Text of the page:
AND EUROPE’S FIRST ANTI-SATELLITE DEFENSE SYSTEM CONTRACT GOES

AND EUROPE’S FIRST ANTI-SATELLITE DEFENSE SYSTEM CONTRACT GOES ...

September 18, 2020 By Joseph P. Farrell

...wait... whoa... just a minute... stop the presses...

...What!? (Face palm).  You're kidding, right? Please tell me you're kidding...

...ok... I'm calmer now.

For those of you who remember Tom Lehrer, the musical-political satirist of the 1960s and 1970s, you have to wonder what he would have made of this one. After all, he gave us such memorable songs, like the periodic table of the elements sung to a tune of Gilbert and Sullivan, or "Who's Next?", a musical-comedy look at nuclear proliferation in the 1970s. And who can forget these memorable lines from "The MLF Lullaby":

"Sleep well, my baby, in sleep may you slumber,

no danger lurks your sleep to encumber,

we've got the missiles peace to determine,

and one of the fingers on the button will be German."

Well, my first thought when I read this submission by P.A.I. (many thanks) was "What would Tom Lehrer have done with this?"

Planetary defense: ESA awards €129 million contract to German satellite maker for ‘Hera’ ANTI-ASTEROID system

Now the headline is much more sensational than the content of the article (this is, after all, RT). What's described in the article is actually a description of a test bed for tracking asteroids:

Hera, named after the Greek goddess of marriage and family, is Europe’s addition to international asteroid defense systems. The contract covers Hera’s design, integration and testing — and OHB will take the helm of a team of companies from 17 ESA member states all aiming for an October 2024 launch.

If all goes to plan, Hera will take up orbit around the remains of the so-called double or ‘binary’ asteroid system of Didymos and Dimorphos, using autonomous navigation systems not too dissimilar from those found in driverless cars here on Earth. The system comprises about 15 percent of all known asteroids.

Dimorphos, the smaller of the two asteroids, measuring about the same size as the Great Pyramid at Giza, will be the target of NASA’s Double Asteroid Redirection Test, or DART, mission scheduled to launch in July 2021.

DART is aiming to smash into Dimorphos in September 2022 in an attempt to deflect it off course as a test run of our planetary defenses.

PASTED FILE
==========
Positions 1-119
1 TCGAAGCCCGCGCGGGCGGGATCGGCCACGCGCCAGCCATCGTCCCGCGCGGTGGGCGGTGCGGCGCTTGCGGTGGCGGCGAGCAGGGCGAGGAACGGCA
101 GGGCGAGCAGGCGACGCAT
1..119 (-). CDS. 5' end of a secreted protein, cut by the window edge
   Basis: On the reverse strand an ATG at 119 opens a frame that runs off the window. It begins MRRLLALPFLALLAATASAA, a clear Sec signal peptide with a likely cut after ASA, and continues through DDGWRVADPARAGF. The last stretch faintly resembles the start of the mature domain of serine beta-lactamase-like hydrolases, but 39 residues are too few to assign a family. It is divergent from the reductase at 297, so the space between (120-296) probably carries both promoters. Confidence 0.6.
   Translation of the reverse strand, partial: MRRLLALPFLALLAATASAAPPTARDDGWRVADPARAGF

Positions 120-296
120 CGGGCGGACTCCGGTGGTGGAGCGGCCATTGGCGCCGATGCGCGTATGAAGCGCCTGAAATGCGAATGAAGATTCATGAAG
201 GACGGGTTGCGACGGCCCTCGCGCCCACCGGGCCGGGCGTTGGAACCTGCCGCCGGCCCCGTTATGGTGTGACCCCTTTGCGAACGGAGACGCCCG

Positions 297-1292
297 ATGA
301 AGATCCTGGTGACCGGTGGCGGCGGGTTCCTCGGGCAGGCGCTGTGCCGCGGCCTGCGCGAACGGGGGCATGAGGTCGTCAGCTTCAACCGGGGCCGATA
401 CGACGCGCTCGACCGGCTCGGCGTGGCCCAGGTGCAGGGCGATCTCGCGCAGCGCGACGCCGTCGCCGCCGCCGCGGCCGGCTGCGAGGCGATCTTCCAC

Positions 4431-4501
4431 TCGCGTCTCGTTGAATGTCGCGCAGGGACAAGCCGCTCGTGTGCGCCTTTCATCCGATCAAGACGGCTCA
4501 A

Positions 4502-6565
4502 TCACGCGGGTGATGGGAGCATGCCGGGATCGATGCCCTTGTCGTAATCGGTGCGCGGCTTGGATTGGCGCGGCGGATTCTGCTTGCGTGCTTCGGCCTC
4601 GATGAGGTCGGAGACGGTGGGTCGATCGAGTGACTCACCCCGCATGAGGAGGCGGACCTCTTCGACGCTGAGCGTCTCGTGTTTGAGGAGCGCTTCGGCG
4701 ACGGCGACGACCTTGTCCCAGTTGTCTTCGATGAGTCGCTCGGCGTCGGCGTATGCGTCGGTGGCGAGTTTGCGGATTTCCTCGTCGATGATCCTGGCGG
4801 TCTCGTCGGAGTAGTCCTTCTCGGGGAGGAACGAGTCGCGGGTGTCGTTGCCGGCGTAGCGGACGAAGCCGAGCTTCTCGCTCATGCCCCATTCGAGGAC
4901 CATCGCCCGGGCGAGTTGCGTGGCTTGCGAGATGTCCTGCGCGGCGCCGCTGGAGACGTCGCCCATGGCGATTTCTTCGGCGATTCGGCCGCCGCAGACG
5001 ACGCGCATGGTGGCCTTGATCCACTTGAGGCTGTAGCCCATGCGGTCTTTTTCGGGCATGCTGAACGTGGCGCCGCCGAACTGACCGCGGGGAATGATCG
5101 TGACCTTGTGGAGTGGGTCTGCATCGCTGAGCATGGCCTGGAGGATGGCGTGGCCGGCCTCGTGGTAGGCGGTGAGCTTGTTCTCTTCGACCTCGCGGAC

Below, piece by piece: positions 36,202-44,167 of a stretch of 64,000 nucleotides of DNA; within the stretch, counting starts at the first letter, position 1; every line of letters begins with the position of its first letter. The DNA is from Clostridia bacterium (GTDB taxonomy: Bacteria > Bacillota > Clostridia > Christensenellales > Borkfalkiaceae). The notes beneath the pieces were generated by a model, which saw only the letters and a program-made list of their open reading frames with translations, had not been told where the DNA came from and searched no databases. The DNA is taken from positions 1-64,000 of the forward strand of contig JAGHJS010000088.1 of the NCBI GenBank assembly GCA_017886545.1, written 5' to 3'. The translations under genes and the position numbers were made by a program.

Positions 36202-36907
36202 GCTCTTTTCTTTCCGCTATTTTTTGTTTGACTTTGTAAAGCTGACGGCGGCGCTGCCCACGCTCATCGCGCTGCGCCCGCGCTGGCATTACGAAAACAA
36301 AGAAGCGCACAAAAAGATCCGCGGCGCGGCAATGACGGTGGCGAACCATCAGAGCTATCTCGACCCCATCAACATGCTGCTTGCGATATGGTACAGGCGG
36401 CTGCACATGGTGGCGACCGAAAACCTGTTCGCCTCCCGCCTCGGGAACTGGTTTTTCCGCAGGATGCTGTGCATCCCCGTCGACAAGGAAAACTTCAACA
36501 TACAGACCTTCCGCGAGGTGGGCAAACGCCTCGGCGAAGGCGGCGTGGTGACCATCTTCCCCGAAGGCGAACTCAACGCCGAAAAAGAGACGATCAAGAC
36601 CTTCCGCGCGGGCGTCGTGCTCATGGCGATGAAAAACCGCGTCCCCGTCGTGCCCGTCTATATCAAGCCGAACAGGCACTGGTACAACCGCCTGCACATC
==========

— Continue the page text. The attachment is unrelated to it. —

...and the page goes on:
If all goes well, DART is expected to change Dimorphos’ orbiting speed by about 0.5mms per second and lengthen its orbit by around 200 seconds, but we won’t be able to confirm the success, or failure, of the mission until Hera arrives on scene in late 2026 to conduct a six-month study.

See? Nothing to worry about here... all the Dual Monar... er... The Franco-Germanic Empi... uhm... The European Union are really doing is simply sending up a system to m0nitor how successful NASA's attempt to nudge an asteroid is. (Here's a link to NASA's description of the DART mission, and, gee, that larger asteroid looks... well... symmetrical... no wonder they call it Dimorphos: https://www.nasa.gov/planetarydefense/dart)

Nothing to see here. Move along. After all, we were told by Dmitri Medvedev a month before the Chelyabinsk meteor incident that Russia wanted international cooperation to build out  a planetary asteroid defense system, and that we earthlings could nudge those asteroids aside with thermonuclear-warhead-tipped missiles. And oh look, Europe is interested in helping us Americans by sending up their own satellite to see how successful we were. That's pretty darned nice of them, don't you think?

I don't know about you, but I'm sensing there is something wrong with the whole narrative. I suspect rather that the purpose of these missions might be to find out more about Dimorphos, and just exactly how much they can affect and "steer" that kind of binary asteroid system... provided it is a binary asteroid system.

And even if  I'm entirely wrong in that high octane speculation, there's another nasty implication of the article here. If one can steer such asteroids or double asteroid systems by kinetic impact - and of course, one can steer things by mere kinetic impact, just think of billiards - then one can not only steer them to avoid planetary collisions, but to create them. Indeed, NASA's mission and Europe's response seems rather to determine just how minutely and precisely they can do so and that would imply a potential military application, one recalling the Varo edition of Morris Jessup's The Case for the UFO, and Carlos Allende's alleged markings in the Jessup book referring to a great interplanetary war using asteroids for a "great bombardment". Nor is the implication here purely military. There's a commercial aspect to this: why bother going out there and trying to snag an asteroid that you want to mine with a big chemical rocket, when you could just "nudge it" into dry dock, so to speak. "Asteroid, side pocket..."

So, my bottom line here is, I suspect the DART Mission, and Europe's response, is about reconnaissance, and a proof-of-concept test both for defensive and offensive military purposes, and for commercial purposes.

And there's a final implication of the article:

Germany is squarely in the center of the effort.

See you on the flip side...